The help desk: 'My girlfriend has lost her job and now I dread going home'

 

Q. My girlfriend lost her job about six months ago, and things have been really difficult between us ever since. It was a real shock – we are both dedicated to our jobs, and she was the one who earnt more. She's freelancing from home while looking for a new permanent job; the prospects for this seem good, and fortunately, money is not too much of a problem at this point.

But I'm starting to dread going home. Although I'm the one who's had a long and stressful day, she's short-tempered and seems resentful of the hours I have to work. After a hard day, the last thing I need is more sniping. She rarely wants to go out in the evenings, and I'm usually expected to organise supper, as I can pick something up on the way home. Personally, I'd welcome the chance to get a few things done around the house, but she doesn't even put away the breakfast things. It's driving me mad but I don't want yet another fight. What can I do?

A. I have a friend who's always worked at home and is long-married to a high-earning, high-stress executive. When he comes home of an evening, she describes the process of easing him through the transition from office to dining table as being "like landing a plane".

If that all sounds a bit Stepford – I like to imagine him, whisky-and-soda in hand, saying, "The report was well-received, but Blenkinsop was up to his tricks again," while she stirs a casserole, but I'm sure it's not like that at all – you've got to admire her dedication in defusing this couple-relations flash point.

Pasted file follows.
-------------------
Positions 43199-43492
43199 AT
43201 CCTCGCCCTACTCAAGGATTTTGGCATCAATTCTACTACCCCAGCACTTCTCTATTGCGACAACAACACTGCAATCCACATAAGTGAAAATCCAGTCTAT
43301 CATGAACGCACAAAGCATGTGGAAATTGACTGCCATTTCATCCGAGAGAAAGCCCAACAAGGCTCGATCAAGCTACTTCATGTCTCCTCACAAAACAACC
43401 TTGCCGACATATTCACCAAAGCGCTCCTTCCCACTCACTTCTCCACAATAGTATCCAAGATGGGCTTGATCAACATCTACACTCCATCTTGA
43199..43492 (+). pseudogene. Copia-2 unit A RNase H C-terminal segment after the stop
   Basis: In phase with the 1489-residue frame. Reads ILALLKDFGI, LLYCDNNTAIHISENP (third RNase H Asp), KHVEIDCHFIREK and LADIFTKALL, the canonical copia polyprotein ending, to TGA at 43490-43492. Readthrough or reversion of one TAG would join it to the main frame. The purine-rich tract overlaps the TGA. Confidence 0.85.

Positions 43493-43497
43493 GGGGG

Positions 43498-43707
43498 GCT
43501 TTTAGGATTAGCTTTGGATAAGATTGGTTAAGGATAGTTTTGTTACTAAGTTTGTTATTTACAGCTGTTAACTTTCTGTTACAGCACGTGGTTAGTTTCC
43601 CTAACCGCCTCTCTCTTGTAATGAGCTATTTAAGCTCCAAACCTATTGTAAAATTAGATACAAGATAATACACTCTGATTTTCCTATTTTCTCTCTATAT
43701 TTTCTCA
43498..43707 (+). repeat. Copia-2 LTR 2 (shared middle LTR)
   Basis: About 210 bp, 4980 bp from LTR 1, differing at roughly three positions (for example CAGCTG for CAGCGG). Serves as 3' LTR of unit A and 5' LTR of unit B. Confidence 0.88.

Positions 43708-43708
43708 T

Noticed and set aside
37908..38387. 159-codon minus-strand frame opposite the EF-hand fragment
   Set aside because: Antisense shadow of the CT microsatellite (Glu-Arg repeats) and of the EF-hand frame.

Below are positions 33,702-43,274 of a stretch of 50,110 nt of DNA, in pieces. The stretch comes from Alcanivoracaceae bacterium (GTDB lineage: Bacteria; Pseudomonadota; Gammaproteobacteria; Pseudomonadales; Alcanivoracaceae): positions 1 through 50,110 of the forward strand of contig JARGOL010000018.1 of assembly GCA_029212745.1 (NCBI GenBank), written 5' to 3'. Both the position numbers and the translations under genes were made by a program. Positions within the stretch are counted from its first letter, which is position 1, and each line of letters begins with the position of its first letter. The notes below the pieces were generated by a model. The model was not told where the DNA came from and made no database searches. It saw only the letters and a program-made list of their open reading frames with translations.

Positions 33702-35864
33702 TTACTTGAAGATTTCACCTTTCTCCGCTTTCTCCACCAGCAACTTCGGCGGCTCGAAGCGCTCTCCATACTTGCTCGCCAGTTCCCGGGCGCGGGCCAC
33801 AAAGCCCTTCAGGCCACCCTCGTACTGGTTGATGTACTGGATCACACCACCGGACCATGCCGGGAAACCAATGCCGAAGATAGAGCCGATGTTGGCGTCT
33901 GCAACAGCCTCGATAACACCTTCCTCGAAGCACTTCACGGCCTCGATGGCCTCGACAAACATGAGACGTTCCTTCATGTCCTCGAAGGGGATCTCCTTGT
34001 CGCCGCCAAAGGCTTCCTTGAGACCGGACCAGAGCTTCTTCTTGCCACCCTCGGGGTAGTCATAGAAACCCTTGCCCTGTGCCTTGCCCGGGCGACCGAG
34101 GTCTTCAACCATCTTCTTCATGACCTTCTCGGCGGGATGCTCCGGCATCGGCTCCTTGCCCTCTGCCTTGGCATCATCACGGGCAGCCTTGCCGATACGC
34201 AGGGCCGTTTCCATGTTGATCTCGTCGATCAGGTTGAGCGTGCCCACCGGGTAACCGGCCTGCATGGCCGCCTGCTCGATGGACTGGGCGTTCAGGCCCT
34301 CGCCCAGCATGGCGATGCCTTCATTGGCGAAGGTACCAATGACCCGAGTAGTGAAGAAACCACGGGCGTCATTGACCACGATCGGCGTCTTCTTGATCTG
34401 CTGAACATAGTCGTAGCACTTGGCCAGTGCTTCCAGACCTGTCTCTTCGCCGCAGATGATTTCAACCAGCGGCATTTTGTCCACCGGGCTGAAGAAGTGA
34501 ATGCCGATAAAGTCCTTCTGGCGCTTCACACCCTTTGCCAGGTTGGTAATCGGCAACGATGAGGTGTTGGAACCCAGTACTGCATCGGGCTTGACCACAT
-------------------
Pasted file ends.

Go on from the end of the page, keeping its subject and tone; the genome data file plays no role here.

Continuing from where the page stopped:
But no casseroles for you. Your girlfriend is an unwilling captive of the domestic setting. She longs to be back out there in the rat race, but instead seems to have become guardian of the breakfast things – and is found wanting in this unwelcome new role. Even six months in, she is probably still traumatised by this seismic change to her life. A part of her identity has deserted her, the part that kicked ass in meetings, dealt with punishing schedules, then went home to her equally hard-grafting partner to spend the evening in an oddly satisfying state of mutual exhaustion.

When relationships are reduced to bickering, it's usually because there are grievances that aren't getting a proper airing. Try to think dispassionately about what these are. At a guess: that you don't appreciate how thankless and disorienting her days are, and that she seems to have forgotten how stressful yours can be. You need to take a deep breath and tackle these issues together head-on.

When you come home in the evenings, understand that you've both had difficult days. Don't make the mistake of believing your money-earning, office-political woes to be somehow more significant than her shell-shocked, home-based ones. If you lend a sympathetic ear, she will be more inclined to involve herself in your work dramas.

As for the washing-up and cooking, well, who dealt with these before, when you were both working outside the home? It's certainly not her job just because she's at home – but it's only fair that she pitches in and does her bit.

Your problem shared

Have a dilemma? Email your predicament no matter how big or small to Louisa at the helpdesk@independent.co.uk

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